Address correspondence to Megan K. Beckett, Ph.D., RAND Corporation, 1776 Main Street, PO Box 2138, Santa Monica, CA 90407-2138; e-mail: email@example.com. Marc N. Elliott, Ph.D., is with the RAND Corporation, Santa Monica, CA. Andrea Richardson, M.P.H., and Rita Mangione-Smith, M.D., M.P.H., are with the Department of Pediatrics, University of Washington, Seattle, WA.
Outpatient Satisfaction: The Role of Nominal versus Perceived Communication
Article first published online: 27 JUL 2009
© Health Research and Educational Trust
Health Services Research
Volume 44, Issue 5p1, pages 1735–1749, October 2009
How to Cite
Beckett, M. K., Elliott, M. N., Richardson, A. and Mangione-Smith, R. (2009), Outpatient Satisfaction: The Role of Nominal versus Perceived Communication. Health Services Research, 44: 1735–1749. doi: 10.1111/j.1475-6773.2009.01001.x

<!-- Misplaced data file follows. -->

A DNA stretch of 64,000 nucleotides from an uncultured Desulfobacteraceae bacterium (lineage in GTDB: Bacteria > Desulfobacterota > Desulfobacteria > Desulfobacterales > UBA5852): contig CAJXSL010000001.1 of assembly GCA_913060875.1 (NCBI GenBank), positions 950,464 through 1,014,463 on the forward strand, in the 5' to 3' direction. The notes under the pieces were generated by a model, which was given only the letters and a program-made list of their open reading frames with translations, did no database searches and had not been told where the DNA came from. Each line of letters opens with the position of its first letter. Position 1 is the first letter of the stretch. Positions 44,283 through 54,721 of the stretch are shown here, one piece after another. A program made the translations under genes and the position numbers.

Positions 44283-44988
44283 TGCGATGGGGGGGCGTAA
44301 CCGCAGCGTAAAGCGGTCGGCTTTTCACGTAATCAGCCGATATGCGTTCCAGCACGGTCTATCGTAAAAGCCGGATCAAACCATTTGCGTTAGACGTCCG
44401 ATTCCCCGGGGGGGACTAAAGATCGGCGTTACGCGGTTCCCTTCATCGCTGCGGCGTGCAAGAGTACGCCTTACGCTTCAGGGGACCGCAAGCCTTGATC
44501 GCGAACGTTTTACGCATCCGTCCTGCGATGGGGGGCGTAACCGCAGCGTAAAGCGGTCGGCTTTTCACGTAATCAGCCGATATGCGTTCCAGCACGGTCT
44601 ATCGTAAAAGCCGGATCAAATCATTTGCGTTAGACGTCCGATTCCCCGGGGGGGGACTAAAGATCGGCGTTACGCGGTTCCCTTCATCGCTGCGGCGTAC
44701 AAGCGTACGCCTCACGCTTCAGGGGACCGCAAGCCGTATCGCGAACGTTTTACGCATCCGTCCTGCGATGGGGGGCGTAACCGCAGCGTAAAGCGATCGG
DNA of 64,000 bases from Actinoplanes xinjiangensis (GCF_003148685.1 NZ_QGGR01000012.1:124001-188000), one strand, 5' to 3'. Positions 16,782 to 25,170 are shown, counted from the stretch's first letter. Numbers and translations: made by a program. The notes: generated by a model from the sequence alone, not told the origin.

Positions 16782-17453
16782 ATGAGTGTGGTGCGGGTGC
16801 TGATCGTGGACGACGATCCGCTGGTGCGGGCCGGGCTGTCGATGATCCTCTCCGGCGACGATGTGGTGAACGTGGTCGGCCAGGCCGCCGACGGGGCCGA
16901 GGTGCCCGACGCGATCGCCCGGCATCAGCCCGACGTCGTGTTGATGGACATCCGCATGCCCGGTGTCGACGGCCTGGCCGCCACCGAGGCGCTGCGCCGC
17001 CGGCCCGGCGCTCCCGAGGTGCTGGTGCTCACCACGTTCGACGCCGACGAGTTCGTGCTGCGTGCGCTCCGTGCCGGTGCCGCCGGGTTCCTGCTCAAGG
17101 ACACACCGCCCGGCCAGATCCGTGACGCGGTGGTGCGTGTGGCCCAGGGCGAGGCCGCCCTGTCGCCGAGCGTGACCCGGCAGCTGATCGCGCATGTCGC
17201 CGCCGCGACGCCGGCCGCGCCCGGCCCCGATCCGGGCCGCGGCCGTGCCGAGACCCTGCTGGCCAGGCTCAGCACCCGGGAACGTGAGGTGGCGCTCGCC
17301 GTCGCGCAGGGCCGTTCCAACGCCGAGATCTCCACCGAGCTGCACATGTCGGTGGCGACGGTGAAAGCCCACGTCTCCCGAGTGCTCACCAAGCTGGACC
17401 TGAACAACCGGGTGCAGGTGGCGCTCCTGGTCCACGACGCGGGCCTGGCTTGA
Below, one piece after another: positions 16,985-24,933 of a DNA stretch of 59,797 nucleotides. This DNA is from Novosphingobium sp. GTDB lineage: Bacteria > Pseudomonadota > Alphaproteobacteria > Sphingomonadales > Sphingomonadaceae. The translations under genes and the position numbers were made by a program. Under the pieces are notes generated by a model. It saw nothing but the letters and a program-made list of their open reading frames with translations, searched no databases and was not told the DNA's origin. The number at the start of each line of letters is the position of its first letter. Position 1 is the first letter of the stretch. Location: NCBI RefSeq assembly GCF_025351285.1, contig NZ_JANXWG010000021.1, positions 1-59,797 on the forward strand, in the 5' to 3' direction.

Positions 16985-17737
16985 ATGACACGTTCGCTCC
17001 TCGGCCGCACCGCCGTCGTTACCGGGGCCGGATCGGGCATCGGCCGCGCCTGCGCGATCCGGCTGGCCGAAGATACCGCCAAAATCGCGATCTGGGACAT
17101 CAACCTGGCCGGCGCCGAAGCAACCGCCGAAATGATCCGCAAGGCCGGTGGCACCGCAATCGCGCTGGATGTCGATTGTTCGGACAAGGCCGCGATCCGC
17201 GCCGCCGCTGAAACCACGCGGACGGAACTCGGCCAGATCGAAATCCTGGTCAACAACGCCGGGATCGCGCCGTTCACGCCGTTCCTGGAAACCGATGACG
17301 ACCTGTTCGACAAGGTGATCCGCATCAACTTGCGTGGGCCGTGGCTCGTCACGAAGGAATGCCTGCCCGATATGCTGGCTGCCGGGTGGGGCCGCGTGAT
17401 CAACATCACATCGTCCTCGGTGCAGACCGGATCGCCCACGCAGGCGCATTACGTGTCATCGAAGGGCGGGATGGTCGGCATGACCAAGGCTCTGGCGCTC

- Issue published online: 1 SEP 2009
- Article first published online: 27 JUL 2009
- Physician communication;
- parent satisfaction
Objective. To examine the simultaneous associations of parent and coder assessments of communication events with parent satisfaction.
Study Setting. Five hundred twenty-two pediatrician–patient encounters.
Study Design. Parents reported on post-visit satisfaction with care and whether four communication events occurred. Raters also coded communication events from videotapes. Multivariate analyses predicted parent satisfaction.
Principal Findings. Satisfaction was greater when parents perceived at least three communication events. Parent and coder reports were nearly uncorrelated. Coder-assessed communication events not perceived by parents were unrelated to parent satisfaction.
Conclusions. Parents are more satisfied when most or all of the expected parent–physician communications occur. A successful pediatrician–parent communication event is one that a parent recognizes as having occurred; it is not merely one that a trained observer says occurred.